5 minutes with a founder: Maryam Ajayi

Maryam is hosting a meditation and breathwork session for our community on Wednesday, May 6th, 5pm–6pm EST. Join us for a midweek pause.

We’re exploring founder stories from unique brands, communities, and agencies to celebrate their work and share valuable insight and advice.

Each interview goes deep into a new journey and sheds light on what it means, plus what it looks like, to build movements and lead the way towards change. For this installment, we spoke to Maryam Ajayi, Founder of Indagba, and more recently, Dive in Well.

In a nutshell, tell us about Indagba and your new initiative, Dive in Well.
After 10 years in business and one of those years as both a healer and businesswoman, it became jarringly clear to me that we need more mindfulness in the workplace. Indagba was born out of my strong belief that we could bring more “healing in business” to provide solutions to burnout, along with lack of impact and intentional strategy we see all too often in the modern workforce. We help socially conscious people and companies grow into their full potential through mindful business strategy and workplace wellness.

Dive in Well, my most recent venture, creates space, community, conversations, and change for a more diverse and equitable wellness industry through both on and offline experiences. Marginalized communities are a population that would arguably benefit the most from the wellness movement, yet throughout the massive expansion of the industry over the past decade, subordinate groups have been underrepresented, disempowered and disregarded. 

In February 2020 we relaunched with the goal of bringing even more conversations and resources to the literal and figurative table. Beyond our signature events, we have expanded our team to provide more tools to empower both individuals and businesses in the form of digital workbooks, workshops, consulting, and corporate training.

This is a Big Question, but we’re curious: How is a movement built?
I believe that a movement first starts within. Many people are disconnected with their higher purpose and I love working with others to uncover what their calling is. Once you find your “North Star,” it lights a fire within you. If you’re willing to be brave about living out your purpose, then that’s where the magic happens. When we are truly in alignment with our purpose and expressing ourselves authentically, we will then attract the community, resources and support to build our individual and collective movements.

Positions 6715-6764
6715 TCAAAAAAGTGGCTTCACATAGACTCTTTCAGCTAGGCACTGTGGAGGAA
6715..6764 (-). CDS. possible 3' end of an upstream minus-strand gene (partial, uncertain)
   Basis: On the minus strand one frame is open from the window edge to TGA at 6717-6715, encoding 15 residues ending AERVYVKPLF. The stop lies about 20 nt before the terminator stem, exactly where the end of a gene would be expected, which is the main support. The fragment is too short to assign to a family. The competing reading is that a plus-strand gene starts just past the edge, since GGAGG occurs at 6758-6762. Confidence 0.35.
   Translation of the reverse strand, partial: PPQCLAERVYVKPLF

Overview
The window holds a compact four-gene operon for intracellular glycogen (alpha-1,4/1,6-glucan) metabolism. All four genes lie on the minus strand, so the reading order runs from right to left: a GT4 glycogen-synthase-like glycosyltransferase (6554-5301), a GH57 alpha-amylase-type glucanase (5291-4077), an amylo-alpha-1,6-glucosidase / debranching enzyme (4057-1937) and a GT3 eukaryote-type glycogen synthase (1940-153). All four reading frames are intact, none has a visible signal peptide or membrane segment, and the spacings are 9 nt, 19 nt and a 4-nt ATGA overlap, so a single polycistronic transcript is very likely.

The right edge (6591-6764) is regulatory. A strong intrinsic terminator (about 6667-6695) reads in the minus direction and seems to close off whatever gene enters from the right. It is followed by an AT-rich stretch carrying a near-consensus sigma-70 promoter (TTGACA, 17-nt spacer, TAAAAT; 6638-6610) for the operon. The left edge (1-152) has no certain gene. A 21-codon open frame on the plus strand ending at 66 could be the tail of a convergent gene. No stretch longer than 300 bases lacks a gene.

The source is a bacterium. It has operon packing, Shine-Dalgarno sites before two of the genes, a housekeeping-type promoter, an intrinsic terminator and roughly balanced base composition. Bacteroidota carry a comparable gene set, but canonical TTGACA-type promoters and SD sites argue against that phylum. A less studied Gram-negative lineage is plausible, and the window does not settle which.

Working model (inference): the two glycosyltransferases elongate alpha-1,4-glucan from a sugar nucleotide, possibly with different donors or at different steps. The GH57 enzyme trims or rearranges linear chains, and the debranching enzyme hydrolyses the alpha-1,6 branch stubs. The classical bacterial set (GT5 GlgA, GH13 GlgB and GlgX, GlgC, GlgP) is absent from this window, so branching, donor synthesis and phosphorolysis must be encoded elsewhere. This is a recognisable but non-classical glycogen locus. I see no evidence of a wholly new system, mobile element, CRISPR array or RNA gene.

Courtesy of Dive in Well

In some ways, social and professional connections have shifted away from “network” and towards “community” instead. How do you see this changing the future of power?
I view networks as something you are given primarily due to your life circumstances and community is something you build despite it. Networks aren’t always earned, but communities always are.

As our culture becomes re-rooted in community over networks, I think we will begin to see a shift in power insofar as people feeling empowered to make the change they want to see in the world.

Dive in Well is a perfect example. I was experiencing so much harm in wellness as it has evolved today and was witnessing other folx from marginalized communities experience the same. So, I decided to build a community of people who were committed to making wellness more diverse, inclusive, accessible and safe for ALL. What started as a dinner around building community turned into a movement because of the power of that community. 

Courtesy of Dive in Well

Makers, creators, and entrepreneurs who have traditionally been marginalized are now finding ways to create space for themselves and their communities. What do you think enables that kind of work?
There’s a quote that says, “Pain travels through families until someone is ready to heal it.” A lot of folx from marginalized communities come from families who were never offered a seat at the table or empowered enough to not only ask for one—let alone even think about building their own tables. Those who did were considered radical—people who didn’t know their place in society. This generation was ready to completely destroy that paradigm. I think it took a lot of sacrifice from past generations and a lot of courage to say enough is enough with the status quo. Deep rooted courage that is not only shifting culture—but healing a lot of ancestral pain too.

What has been your experience in building a community from the ground-up, and what do you wish you had known when you started out?
For me, building community has always been second nature. I am a natural born connector so it wasn’t a surprise when I found myself in relationship management and strategic partnerships for most of my career. However, the fulfillment levels changed drastically when I stepped into my true calling. The community I was able to build after I found my purpose has brought me more fulfillment than I ever could imagine. Sometimes I have to stop and pinch myself thinking about the people I am privileged to be surrounded by and continue to meet as I evolve.

Something I wish I knew sooner (and still struggle with!) is being vulnerable enough to ask for help. Community literally can’t be built on its own so you should never, ever be afraid to ask for support when you need it.